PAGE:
Bethesda, MD - For HIV-infected women in good immune health, taking a three-drug regimen during pregnancy prevents mother-to-child HIV transmission more effectively than taking one drug during pregnancy, another during labor and two more after giving birth, an international clinical trial has found. The ongoing PROMISE (Promoting Maternal-Infant Survival Everywhere) study also has found that one triple-drug regimen for preventing mother-to-child transmission may be safer than another [...]
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November 17, 2014 | News Briefs

Silver Spring, MD - FDA is evaluating preliminary data from a clinical trial showing that treatment for 30 months with dual antiplatelet blood-thinning therapy decreased the risk of heart attacks and clot formation in stents, but there was an increased overall risk of death compared to 12 months of treatment.  The clinical trial compared 30 months versus 12 months of treatment with dual antiplatelet therapy consisting of aspirin plus either clopidogrel (Plavix) or prasugrel (Effient), [...]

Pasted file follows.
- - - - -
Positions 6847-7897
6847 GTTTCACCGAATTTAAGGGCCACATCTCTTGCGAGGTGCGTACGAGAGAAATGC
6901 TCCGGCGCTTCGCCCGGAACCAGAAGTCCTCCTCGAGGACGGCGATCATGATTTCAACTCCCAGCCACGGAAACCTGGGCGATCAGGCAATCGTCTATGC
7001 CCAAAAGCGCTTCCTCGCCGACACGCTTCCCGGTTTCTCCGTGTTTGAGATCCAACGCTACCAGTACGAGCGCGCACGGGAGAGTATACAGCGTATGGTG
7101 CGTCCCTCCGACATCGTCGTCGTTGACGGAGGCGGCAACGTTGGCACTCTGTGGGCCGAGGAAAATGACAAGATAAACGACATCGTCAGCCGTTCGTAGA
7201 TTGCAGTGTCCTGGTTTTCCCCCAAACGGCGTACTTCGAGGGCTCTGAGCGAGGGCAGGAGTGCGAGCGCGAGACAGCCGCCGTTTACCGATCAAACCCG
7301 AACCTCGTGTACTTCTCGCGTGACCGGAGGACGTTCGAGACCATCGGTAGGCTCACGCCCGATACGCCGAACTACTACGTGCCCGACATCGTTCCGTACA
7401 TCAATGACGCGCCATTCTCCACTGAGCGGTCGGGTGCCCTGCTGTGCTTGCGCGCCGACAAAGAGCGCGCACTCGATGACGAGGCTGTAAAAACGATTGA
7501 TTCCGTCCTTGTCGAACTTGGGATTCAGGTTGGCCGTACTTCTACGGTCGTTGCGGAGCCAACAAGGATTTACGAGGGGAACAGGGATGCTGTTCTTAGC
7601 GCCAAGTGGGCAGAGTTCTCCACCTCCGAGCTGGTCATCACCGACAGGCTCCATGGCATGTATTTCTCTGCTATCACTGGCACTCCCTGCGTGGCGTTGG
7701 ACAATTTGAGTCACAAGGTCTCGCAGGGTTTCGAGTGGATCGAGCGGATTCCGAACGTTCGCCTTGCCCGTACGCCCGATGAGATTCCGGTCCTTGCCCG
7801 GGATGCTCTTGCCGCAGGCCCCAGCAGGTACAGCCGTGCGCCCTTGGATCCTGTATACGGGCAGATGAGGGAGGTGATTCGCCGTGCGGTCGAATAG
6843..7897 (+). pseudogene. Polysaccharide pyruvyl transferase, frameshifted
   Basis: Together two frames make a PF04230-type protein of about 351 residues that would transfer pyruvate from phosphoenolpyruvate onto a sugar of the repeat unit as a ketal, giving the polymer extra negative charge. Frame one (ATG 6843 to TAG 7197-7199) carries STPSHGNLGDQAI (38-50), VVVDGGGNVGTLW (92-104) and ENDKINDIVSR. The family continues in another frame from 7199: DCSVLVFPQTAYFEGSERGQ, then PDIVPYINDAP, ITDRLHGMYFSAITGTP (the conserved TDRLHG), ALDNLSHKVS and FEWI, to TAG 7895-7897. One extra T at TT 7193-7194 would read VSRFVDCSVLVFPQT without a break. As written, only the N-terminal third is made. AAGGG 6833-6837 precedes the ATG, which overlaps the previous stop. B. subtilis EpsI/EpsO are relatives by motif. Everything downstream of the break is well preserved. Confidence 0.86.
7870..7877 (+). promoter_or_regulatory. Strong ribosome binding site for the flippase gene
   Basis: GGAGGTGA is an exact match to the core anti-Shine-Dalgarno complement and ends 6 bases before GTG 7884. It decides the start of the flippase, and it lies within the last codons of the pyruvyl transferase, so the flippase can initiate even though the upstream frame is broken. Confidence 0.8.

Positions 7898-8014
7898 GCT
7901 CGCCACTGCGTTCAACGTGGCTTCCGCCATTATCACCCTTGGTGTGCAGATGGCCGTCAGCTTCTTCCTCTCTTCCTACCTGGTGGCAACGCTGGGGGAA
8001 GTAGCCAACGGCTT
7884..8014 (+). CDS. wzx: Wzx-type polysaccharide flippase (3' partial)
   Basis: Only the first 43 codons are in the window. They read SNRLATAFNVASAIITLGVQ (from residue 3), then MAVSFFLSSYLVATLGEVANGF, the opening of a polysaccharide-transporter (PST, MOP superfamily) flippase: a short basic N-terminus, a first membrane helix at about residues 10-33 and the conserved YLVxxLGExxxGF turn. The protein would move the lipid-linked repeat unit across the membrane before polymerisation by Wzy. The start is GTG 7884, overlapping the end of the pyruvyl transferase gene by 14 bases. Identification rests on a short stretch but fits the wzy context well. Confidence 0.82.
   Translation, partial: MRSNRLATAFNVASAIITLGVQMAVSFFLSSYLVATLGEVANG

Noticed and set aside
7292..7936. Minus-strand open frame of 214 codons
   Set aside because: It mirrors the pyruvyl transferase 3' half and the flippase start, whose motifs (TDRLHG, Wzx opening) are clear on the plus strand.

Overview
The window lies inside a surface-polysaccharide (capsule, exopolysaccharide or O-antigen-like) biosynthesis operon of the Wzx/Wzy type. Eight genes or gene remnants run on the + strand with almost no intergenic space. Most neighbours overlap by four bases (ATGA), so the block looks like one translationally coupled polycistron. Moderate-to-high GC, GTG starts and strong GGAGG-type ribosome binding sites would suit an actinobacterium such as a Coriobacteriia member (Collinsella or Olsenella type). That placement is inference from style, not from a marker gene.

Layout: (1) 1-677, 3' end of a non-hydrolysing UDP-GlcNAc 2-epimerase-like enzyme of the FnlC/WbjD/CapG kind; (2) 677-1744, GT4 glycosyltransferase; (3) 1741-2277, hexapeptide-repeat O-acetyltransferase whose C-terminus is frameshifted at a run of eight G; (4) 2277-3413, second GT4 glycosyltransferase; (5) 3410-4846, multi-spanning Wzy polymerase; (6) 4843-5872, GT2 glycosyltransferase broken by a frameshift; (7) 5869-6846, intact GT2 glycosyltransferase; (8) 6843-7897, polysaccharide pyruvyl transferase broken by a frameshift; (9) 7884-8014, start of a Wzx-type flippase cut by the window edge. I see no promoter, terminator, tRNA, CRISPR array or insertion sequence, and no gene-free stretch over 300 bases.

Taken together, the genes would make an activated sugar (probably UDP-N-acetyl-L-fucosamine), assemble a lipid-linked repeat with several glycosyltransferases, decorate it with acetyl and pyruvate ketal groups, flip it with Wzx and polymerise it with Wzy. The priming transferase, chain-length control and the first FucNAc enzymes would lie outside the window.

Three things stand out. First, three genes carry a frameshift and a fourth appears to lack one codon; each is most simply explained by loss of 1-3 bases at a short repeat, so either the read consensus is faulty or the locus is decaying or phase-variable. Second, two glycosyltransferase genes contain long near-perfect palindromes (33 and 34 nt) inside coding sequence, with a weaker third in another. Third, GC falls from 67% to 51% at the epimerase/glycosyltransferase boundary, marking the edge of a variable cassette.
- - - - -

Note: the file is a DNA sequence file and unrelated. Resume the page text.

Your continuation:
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November 13, 2014 | News Briefs

Baltimore, MD - Hospitalized premature infants are exposed to unsafe levels of a chemical found in numerous medical products used to treat them, raising questions about whether critically ill newborns may be adversely affected by equipment designed to help save their lives.The chemical, di(2-ethylhexyl)phthalate (DEHP), is used to increase flexibility of many plastic devices. These products, made from polyvinyl chloride (PVC), include most intravenous tubing, catheters, endotracheal tubes, and f [...]
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November 10, 2014 | News Briefs